Crimes: Anti-Balaka combatants on patrol on 16 August 2017. A day later, the fighters stormed the city of Bangassou, killing Muslim civilians. (Alexis Huguet/AFP)
The Central African Republic (CAR) descended into conflict in 2013 when so-called Séléka rebels deposed the then-president François Bozizé.
The rebels claimed to stand for the grievances that people in the north-east of the country raised for years — a desire for development and inclusion in the national polity.
In the months after the coup, vigilante groups formed, some with links to the deposed Bozizé. They said they wanted to defend the “true Central Africans”.
In 2017, I interviewed anti-Balaka leaders and fighters in Bangui and Yaloké to understand their use of the “true Central African” narrative. Who exactly are they? The phrase was commonly used in rural and urban areas, among the elite and lower-income people. Anyone not deemed to fit this description was a “foreigner”, a word used to target Muslims and other ethnicities.
Maxime Mokom was one of the anti-Balaka leaders I met. In mid-March this year, Maxime Mokom was arrested in Chad and transferred to the International Criminal Court (ICC). He is facing charges of war crimes and crimes against humanity committed between 2013 and 2014.
I lived a few houses away from him for some years in a neighbourhood where he was well known. He is married with children. We met a few times to discuss the anti-Balaka movement, his actions and his views on politics.
Mokom held an important position in the CAR. He is said to be Bozizé’s nephew. But who is he really?
Reflecting on the context of the movement he came to coordinate will shed light on the context of his trial in the months to come.
The political context
After losing power in 2014, the Séléka splintered into armed groups with various military capabilities.
The anti-Balaka concentrated around the leadership of Patrice-Edouard Nagaïssona and Mokom and others such as Alfred Yekatom.
Between 2014 and 2016 fighters from anti-Balaka fought with Séléka groups for control over roads and villages in Nana-Grebizi province. The anti-Balaka also sought to retaliate against Séléka rule and Central African Muslims. Civilians were caught in the middle. Anti-Balaka fighters attacked anyone they came across. Many were killed and raped. Mokom was one of their leaders.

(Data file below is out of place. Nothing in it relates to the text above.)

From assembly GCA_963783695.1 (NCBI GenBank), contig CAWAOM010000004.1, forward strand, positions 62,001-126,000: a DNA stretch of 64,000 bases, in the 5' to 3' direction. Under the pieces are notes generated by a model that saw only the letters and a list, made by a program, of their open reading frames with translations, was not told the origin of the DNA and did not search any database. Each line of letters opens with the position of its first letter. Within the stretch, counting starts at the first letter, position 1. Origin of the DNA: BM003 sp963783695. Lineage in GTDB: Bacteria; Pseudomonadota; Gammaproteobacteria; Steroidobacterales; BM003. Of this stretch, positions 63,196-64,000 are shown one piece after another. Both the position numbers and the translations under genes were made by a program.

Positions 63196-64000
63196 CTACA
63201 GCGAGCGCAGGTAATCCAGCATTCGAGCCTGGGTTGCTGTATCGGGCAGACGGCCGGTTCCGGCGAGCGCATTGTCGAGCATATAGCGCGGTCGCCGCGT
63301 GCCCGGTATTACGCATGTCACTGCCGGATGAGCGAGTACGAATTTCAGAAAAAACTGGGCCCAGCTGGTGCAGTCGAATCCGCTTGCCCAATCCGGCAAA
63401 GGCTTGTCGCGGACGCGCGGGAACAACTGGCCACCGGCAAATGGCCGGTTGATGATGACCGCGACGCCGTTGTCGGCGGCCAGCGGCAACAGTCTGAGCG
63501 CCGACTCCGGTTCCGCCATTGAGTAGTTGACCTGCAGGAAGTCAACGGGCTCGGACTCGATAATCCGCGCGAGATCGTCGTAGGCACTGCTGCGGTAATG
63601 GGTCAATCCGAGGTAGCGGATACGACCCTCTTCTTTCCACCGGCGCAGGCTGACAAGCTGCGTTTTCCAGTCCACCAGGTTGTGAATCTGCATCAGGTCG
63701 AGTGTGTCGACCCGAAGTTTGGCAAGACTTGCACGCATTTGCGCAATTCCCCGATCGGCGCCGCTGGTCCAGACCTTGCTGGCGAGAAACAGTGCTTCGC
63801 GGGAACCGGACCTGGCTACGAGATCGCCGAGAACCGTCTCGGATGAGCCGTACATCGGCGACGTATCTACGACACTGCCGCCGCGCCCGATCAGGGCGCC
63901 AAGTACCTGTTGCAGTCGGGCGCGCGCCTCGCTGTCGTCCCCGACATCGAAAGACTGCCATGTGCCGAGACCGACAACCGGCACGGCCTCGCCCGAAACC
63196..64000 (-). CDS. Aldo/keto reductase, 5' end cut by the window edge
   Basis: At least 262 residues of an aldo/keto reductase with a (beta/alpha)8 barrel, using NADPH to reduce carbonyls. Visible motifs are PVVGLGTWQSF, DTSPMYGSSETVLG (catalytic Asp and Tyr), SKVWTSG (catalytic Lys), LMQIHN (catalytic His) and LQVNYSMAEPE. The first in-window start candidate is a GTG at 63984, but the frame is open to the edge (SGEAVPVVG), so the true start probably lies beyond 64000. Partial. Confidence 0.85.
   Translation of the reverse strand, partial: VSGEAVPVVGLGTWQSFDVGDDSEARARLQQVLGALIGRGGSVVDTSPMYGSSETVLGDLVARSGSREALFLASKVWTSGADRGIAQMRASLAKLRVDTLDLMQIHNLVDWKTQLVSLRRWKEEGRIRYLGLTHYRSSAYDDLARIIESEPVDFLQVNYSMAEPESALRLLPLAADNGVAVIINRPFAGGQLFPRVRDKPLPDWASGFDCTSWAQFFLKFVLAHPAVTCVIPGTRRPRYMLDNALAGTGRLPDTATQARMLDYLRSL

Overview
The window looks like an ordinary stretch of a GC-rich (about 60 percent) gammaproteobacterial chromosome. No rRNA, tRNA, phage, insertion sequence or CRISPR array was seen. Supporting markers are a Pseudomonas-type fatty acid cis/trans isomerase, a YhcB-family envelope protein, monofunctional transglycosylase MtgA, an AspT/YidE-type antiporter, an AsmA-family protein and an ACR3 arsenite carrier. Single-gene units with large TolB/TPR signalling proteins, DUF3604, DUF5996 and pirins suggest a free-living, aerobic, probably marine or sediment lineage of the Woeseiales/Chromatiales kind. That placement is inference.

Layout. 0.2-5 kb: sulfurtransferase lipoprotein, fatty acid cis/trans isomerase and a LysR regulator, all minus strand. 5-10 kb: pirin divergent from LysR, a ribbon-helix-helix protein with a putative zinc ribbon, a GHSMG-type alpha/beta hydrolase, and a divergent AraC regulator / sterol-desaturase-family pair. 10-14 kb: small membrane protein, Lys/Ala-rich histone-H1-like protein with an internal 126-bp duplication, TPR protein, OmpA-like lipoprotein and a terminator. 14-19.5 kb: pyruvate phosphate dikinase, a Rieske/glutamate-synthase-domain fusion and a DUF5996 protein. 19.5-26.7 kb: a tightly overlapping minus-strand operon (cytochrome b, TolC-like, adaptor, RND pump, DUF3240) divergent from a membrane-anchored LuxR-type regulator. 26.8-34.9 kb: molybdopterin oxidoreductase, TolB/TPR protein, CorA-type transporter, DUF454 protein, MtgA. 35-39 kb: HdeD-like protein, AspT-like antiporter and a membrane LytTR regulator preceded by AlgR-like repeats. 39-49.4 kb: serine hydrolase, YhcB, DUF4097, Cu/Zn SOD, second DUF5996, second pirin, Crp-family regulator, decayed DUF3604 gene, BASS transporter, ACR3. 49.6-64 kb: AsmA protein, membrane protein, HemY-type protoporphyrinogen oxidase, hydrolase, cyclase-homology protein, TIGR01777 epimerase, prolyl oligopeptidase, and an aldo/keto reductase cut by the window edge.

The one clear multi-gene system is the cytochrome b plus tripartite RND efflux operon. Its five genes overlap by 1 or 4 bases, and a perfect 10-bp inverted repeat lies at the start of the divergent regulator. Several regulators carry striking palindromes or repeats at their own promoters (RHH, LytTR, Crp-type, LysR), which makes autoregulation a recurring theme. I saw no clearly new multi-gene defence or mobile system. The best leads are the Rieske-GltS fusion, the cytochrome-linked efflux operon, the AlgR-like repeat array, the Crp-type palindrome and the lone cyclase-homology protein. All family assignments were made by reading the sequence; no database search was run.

Yekatom was arrested in October 2018 in the CAR and is on trial at the ICC. He is facing charges of war crimes and crimes against humanity between 2013 and 2014.
Nagaïssona was arrested in December 2018 in France. He, too, is on trial at the ICC for war crimes and crimes against humanity.
Mokom is the most recent arrest. The news of his arrest was surprising because the warrant was kept secret and because of the parallel negotiations with armed groups that are still underway under the leadership of Angola. One question is whether the move will complicate a stalled peace process.
But his arrest means that another important coordinator of the anti-Balaka will face justice. Given the long run of impunity in the CAR, that several armed group leaders face trials is a welcome development. This is a strong signal that justice might be possible.
In the past couple of years, current President Faustin-Archange Touadéra has sent a consistent message to his fellow Central Africans as a promoter of peace and justice. That these armed group leaders face trials certainly benefits Touadéra in the sense that he can claim to be against impunity and show evidence of this position.
At the same time he has, through various means, reinforced his military positioning as a solution to the conflict. He has, for example, invited the involvement of Russian private military companies and Rwandan battalions. He is also supporting former rebels he found useful.